redbeard.jpgThe driving creative force behind this roots rock experiment is a guy named Redbeard. A longtime Dallas disc jockey also known as Duane Doherty, he was well-known for his idealistic love of early 70s free-form FM radio and for many a year dealt reluctantly with the awful commodification of the music airwaves, finally giving up on it when the Dallas classic rock station he was working at dropped the format in 1998. Redbeard then migrated to XM Satellite Radio, where he was one of the founding programmers of XM's Deep Tracks channel - a true rock lover's feast of tasty obscurities. Now he's been lured back to terrestrial radio, something he thought he would never do again, mainly because he was impressed by Clear Channel's willingness to take a chance on a one-of-a-kind format that he says could become a model for a change at the evil empire.

Redbeard tells the Texas Observer:

"Everything before this was the same ol' radio. Nothing about it was significant. The last thing that was bold and revolutionary was when we started XM. That was bold. But when . . . J.D. Freeman [Dallas market manager for Clear Channel] contacted me, they wanted to do a unique Texas format that's never been done before anywhere in the country. And not only was the musical format unique, but so was the presentation and the way that this commercial radio station wanted to monetize itself. It had never, ever been done by a commercial station in history, and when they laid that out, I said, 'Guys, this is not only unique to terrestrial broadcasting, you're not only gonna make news in the world of broadcasting, you'll make news in The Wall Street Journal. This is bold and innovative. Where do I sign?'"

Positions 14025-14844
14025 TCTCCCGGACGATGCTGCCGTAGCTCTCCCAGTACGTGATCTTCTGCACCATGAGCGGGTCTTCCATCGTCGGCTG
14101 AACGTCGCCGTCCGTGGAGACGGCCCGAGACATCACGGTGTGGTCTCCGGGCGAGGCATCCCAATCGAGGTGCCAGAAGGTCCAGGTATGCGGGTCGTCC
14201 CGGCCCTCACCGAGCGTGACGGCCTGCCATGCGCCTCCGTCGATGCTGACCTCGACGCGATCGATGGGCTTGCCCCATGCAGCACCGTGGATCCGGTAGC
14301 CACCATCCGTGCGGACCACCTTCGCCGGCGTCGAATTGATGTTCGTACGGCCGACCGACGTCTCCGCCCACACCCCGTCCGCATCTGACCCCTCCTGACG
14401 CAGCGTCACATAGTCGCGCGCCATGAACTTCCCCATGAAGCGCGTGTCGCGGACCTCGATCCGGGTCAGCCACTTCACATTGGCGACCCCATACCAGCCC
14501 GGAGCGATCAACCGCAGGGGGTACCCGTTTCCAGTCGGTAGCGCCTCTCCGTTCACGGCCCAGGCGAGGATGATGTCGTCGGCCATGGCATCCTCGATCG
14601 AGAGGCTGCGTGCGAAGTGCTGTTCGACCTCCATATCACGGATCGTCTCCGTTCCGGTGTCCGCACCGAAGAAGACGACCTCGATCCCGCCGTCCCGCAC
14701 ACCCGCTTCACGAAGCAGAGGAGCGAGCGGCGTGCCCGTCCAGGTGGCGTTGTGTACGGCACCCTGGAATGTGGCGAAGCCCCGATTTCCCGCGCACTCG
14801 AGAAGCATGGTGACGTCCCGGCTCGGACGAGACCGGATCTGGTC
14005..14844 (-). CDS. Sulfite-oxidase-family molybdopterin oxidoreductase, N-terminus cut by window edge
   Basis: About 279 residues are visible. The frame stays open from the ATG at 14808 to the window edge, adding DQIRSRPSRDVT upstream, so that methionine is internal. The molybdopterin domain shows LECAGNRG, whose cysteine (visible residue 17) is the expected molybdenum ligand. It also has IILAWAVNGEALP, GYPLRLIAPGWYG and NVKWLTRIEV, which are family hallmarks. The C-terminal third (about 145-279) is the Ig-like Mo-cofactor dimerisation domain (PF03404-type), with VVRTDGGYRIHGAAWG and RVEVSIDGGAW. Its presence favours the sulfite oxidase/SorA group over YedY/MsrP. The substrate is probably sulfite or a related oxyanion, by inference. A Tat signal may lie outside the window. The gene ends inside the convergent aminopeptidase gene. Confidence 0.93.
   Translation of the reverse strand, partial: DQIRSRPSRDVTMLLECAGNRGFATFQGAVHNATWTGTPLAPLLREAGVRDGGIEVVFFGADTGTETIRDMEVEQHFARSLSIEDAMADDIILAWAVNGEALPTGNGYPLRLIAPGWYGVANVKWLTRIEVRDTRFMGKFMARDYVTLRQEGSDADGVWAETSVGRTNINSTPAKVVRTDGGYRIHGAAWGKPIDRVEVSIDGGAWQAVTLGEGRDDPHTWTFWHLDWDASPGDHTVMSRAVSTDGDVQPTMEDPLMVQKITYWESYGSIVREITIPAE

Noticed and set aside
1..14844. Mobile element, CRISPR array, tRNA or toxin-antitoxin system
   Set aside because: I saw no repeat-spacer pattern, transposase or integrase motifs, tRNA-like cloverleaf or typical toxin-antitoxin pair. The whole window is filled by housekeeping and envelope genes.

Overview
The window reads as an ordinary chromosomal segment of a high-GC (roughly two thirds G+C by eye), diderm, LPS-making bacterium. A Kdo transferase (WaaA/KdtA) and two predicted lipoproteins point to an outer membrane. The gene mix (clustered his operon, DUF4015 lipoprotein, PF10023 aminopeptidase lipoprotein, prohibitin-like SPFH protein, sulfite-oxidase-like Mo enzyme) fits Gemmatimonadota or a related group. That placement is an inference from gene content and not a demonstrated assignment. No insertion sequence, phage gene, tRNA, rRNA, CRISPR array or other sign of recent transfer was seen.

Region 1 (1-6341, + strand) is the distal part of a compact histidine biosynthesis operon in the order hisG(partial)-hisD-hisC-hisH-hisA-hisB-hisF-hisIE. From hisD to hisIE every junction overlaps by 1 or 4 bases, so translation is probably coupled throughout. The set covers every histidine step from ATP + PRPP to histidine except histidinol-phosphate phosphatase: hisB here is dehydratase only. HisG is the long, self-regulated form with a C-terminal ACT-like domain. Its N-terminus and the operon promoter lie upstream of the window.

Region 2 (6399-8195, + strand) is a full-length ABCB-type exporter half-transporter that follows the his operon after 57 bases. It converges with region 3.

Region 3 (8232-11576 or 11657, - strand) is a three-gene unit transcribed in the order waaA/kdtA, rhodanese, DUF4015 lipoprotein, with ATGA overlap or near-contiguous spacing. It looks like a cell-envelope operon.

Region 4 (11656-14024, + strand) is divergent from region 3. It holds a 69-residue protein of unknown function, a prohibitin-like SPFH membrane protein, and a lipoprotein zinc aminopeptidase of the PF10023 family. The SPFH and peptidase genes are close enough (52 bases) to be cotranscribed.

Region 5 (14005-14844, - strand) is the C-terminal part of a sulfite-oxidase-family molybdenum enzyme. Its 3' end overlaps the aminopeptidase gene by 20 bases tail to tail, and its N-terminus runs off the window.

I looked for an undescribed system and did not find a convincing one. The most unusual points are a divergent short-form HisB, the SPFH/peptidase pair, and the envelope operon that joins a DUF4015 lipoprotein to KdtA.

He also told the Observer that Clear Channel is going to give the format a chance:

"John Hogan loves the music and the sponsorship model, and he's given us a hall pass. He realizes it will take time, as far as ratings and revenue, and he's so committed he has not given us a deadline."

Lone Star does sound a bit like XM does now, or like FM radio sounded in 1971, before the greedheads got it. It's also significant to note the Lone Star format was first introduced on an HD Digital Radio side-channel in Dallas. Hogan has said he's going to use the new HD channels to develop niche formats such as alt-country, specifically as an answer to the challenge posed by satellite radio. This seems to be the only example of a Clear Channel HD-format being flipped onto a full-time FM signal. The company has devised 80 HD formats already, with 50 more planned, for everything from a workout music channel to a gay pride station. Clear Channel calls it, rather frighteningly, the Format Lab.

It would be the ultimate irony that a corporate behemoth like Clear Channel was forced to reintroduce exactly the kind of radio sound it destroyed because a people's revolt against its values forced it to reconsider. It also shows what a smart, ethical corporation could and should do: Instead of trying to destroy competition that listeners desperately want (for instance, by trying to drive Internet webcasters out of business), they actually compete by trying to be better and giving consumers what they're clamoring for.

You know, old-fashioned American entreprenuerial integrity. It still works if you give it chance. We'll see if Clear Channel really does give this a chance as it struggles to find ways to rehabilitate its image and win back people like me who are disgusted by what corporate gigantism has done to radio.

*

Contact Don Jacobson at don@beachwoodreporter.com.



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Posted on May 1, 2007